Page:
Access

You are not currently logged in.

Access your personal account or get JSTOR access through your library or other institution:

login

Log in to your personal account or through your institution.

If You Use a Screen Reader

This content is available through Read Online (Free) program, which relies on page scans. Since scans are not currently available to screen readers, please contact JSTOR User Support for access. We'll provide a PDF copy for your screen reader.

Biliverdin Reductase: A Major Physiologic Cytoprotectant

David E. Barañano, Mahil Rao, Christopher D. Ferris and Solomon H. Snyder
Proceedings of the National Academy of Sciences of the United States of America
Vol. 99, No. 25 (Dec. 10, 2002), pp. 16093-16098
Stable URL: http://www.jstor.org/stable/3073913
Page Count: 6
  • Read Online (Free)
  • Subscribe ($19.50)
  • Cite this Item
Since scans are not currently available to screen readers, please contact JSTOR User Support for access. We'll provide a PDF copy for your screen reader.
Biliverdin Reductase: A Major Physiologic Cytoprotectant
Preview not available

Abstract

Bilirubin, an abundant pigment that causes jaundice, has long lacked any clear physiologic role. It arises from enzymatic reduction by biliverdin reductase of biliverdin, a product of heme oxygenase activity. Bilirubin is a potent antioxidant that we show can protect cells from a 10,000-fold excess of H2O 2. We report that bilirubin is a major physiologic antioxidant cytoprotectant. Thus, cellular depletion of bilirubin by RNA interference markedly augments tissue levels of reactive oxygen species and causes apoptotic cell death. Depletion of glutathione, generally regarded as a physiologic antioxidant cytoprotectant, elicits lesser increases in reactive oxygen species and cell death. The potent physiologic antioxidant actions of bilirubin reflect an amplification cycle whereby bilirubin, acting as an antioxidant, is itself oxidized to biliverdin and then recycled by biliverdin reductase back to bilirubin. This redox cycle may constitute the principal physiologic function of bilirubin.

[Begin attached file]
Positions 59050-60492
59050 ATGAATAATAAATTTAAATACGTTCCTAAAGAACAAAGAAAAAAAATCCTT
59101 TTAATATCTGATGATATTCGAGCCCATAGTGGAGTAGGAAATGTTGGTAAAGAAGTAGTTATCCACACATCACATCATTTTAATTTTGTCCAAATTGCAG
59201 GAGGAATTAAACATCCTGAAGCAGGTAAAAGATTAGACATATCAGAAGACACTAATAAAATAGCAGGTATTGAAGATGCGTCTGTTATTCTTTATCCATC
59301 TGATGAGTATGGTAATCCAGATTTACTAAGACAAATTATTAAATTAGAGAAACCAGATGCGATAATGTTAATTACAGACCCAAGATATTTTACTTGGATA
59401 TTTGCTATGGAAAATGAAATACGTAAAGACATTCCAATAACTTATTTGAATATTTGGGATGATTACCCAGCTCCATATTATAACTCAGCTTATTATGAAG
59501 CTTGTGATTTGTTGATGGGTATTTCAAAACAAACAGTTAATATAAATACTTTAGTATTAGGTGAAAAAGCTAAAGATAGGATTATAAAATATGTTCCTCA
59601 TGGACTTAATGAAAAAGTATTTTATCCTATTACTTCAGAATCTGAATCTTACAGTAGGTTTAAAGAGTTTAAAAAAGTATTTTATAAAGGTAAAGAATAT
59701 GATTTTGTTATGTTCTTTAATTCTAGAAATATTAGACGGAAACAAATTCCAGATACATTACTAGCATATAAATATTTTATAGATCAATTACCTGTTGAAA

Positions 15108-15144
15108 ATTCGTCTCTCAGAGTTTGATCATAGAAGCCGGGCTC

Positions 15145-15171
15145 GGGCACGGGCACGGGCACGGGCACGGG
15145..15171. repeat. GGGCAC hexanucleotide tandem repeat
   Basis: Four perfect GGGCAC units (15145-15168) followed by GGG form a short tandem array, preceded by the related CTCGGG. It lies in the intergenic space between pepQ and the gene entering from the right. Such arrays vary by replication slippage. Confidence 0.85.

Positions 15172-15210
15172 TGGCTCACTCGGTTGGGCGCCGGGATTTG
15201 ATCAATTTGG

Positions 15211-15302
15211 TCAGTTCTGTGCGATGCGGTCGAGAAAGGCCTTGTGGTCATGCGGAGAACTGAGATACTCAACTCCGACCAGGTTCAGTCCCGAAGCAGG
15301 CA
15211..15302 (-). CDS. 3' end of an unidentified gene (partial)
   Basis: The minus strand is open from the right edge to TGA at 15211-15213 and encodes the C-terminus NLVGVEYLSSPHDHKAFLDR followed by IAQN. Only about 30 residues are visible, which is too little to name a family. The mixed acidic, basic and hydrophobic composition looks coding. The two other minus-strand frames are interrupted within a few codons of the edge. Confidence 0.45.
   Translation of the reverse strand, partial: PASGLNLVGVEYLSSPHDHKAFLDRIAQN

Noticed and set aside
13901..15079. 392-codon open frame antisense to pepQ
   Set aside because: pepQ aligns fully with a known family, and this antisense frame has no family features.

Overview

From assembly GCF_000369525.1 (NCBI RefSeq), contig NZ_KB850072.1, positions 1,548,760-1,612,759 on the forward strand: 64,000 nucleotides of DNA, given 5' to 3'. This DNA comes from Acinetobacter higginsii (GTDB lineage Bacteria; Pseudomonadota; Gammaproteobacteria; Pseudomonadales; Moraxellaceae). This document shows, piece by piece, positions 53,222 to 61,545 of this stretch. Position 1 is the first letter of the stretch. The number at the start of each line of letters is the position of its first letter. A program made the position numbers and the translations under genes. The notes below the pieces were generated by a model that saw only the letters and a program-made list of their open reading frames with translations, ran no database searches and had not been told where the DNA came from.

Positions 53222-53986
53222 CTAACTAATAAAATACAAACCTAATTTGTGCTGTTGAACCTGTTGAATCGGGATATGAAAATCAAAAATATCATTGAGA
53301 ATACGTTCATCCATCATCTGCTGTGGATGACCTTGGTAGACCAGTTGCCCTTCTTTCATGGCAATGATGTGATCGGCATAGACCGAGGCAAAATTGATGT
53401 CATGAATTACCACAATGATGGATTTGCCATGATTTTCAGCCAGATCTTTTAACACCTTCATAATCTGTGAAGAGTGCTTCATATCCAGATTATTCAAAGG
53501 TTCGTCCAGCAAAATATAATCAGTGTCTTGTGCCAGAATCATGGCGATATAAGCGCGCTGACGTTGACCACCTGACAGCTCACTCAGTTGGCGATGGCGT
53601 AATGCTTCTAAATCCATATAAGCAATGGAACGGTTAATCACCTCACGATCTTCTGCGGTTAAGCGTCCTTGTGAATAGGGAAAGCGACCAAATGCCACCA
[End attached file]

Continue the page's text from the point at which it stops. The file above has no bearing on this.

Page Thumbnails

  • Thumbnail: Page 
[16093]
    [16093]
  • Thumbnail: Page 
16094
    16094
  • Thumbnail: Page 
16095
    16095
  • Thumbnail: Page 
16096
    16096
  • Thumbnail: Page 
16097
    16097
  • Thumbnail: Page 
16098
    16098